OR WAIT null SECS
What medical professionals early in their career should know when it comes to individual disability insurance policies.
Physicians understand better than most why income protection is so important. They see firsthand how often injuries and illnesses can occur, and how an unexpected disability can disrupt a person’s life and their income. As busy medical professionals with countless demands and stressors, it can be a challenge to find the time to purchase income protection. But that is why it’s so important — because if an illness or injury prevents a doctor from working, they need the peace of mind knowing they’re covered. Selecting the right individual disability insurance, or IDI, policy for an individual’s lifestyle and career can save time and headaches.
Doctors invest years of hard work, time and money to get where they are, and protecting future earning potential is an important decision. IDI provides monthly benefits if an insured individual is unable to work due to sickness or injury. Several IDI carriers have designed robust income protection plans that are specifically built to protect physicians throughout their careers. With many options in the marketplace, it’s important to understand what to look for in an IDI policy. For example, a policy that evolves with a policy owner’s career and future earning potential should be standard to maximize coverage. In addition, look for IDI policies that offer:
A strong definition of disability.
For specialty professions, the ability to select an own occupation rider can provide protection from a disability that prevents someone from performing a specialized job. An own occupation rider will then allow for other work. For example, a surgeon who develops a hand tremor and who can no longer perform surgery could collect benefits while choosing to work in another capacity that the hand tremor doesn’t affect.
Student loan riders.
Many IDI carriers offer riders that can reimburse student loan payments if the policyowner becomes disabled. These riders usually cover some or all student loan payments, up to a maximum amount and/or period. The reimbursement benefits can often cover up to $450,000 in student loan payments and are paid in addition to a policy’s base monthly benefits. It is common for medical professionals to carry substantial student loan debt for some time during their careers, so student loan relief in the face of a disabling event can provide real peace of mind.
Opportunities to increase coverage.
A rider that allows increased coverage in the future to keep pace with rising income is a must for those early in their medical careers. This will help ensure that as a young professional adequate coverage is available no matter if or when a disabling event occurs. Some riders supply steady increases each year, while others allow for larger jumps in coverage. Make sure the option to significantly increase coverage after education and training are complete is available to ensure coverage keeps pace with rising income.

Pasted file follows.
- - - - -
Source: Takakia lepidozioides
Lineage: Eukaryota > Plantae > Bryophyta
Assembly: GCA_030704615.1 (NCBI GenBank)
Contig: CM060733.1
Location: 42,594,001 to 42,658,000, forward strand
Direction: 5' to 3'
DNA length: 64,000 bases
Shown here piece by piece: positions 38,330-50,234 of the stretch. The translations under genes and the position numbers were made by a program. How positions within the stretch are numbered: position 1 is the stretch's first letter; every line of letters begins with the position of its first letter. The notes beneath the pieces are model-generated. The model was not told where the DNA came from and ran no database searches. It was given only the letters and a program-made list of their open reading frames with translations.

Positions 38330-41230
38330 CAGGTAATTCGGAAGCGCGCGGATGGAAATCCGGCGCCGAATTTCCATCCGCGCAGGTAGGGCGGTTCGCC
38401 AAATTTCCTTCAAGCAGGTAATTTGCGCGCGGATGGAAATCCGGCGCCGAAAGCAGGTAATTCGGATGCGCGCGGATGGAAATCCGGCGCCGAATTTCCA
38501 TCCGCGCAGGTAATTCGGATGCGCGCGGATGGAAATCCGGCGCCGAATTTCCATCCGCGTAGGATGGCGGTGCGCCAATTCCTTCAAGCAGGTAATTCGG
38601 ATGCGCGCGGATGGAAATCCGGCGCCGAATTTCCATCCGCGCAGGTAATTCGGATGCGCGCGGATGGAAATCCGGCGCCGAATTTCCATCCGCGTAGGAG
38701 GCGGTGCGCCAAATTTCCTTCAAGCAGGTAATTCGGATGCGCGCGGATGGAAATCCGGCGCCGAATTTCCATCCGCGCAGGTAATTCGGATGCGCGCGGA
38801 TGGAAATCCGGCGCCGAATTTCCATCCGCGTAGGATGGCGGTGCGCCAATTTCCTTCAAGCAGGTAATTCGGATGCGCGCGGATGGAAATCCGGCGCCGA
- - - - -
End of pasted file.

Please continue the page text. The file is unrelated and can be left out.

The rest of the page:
Protection if a loved one has a serious health condition.
Some policies provide family caregiving benefits if the insured individual must take time off work to care for a family member with a serious health condition. This can offer extra peace of mind knowing income is protected if a family member becomes seriously ill or injured.
Discounts and affordable options for medical residents and fellows.
Many carriers offer special programs and discounts to encourage applications from residents and fellows. Typical discounts range from 10% to 20%. On top of that, some carriers offer a streamlined application process for residents and fellows that require no proof of income, medical labs or exams up to a certain amount of coverage – often around $7,500 in monthly benefits.
To entice residents to buy a policy earlier in their training, some carriers offer smaller affordable policies only to residents and fellows that are coupled with comprehensive rider and coverage increase options. This locks in quality income protection for doctors in training for a lower cost with the opportunity to increase coverage in the future when they’re earning more — even significantly more.
For residents or fellows nearing completion of training who have secured an employment contract, many carriers require only a short application and a signed employment contract to get a policy to cover post-training new income. Often the carrier won’t require medical labs or exams in this scenario either.
Medical professionals have invested many dollars and years into education and training, and protecting that investment is essential. By purchasing an IDI policyearly in a career, a doctor can save time, ensure lower premium rates and secure quality coverage that will protect income for years to come, no matter what happens.
Chris Coy is a regional director of IDI Sales at The Standard. Chris works with brokers and agencies across the country to find sales opportunities for individual disability insurance. He works to educate sales partners about new technologies and sales programs that make IDI easier to buy. Chris has a bachelor’s degree from Portland State University. He received his CLU and ChFC designations from the American College and is L&H licensed in Oregon.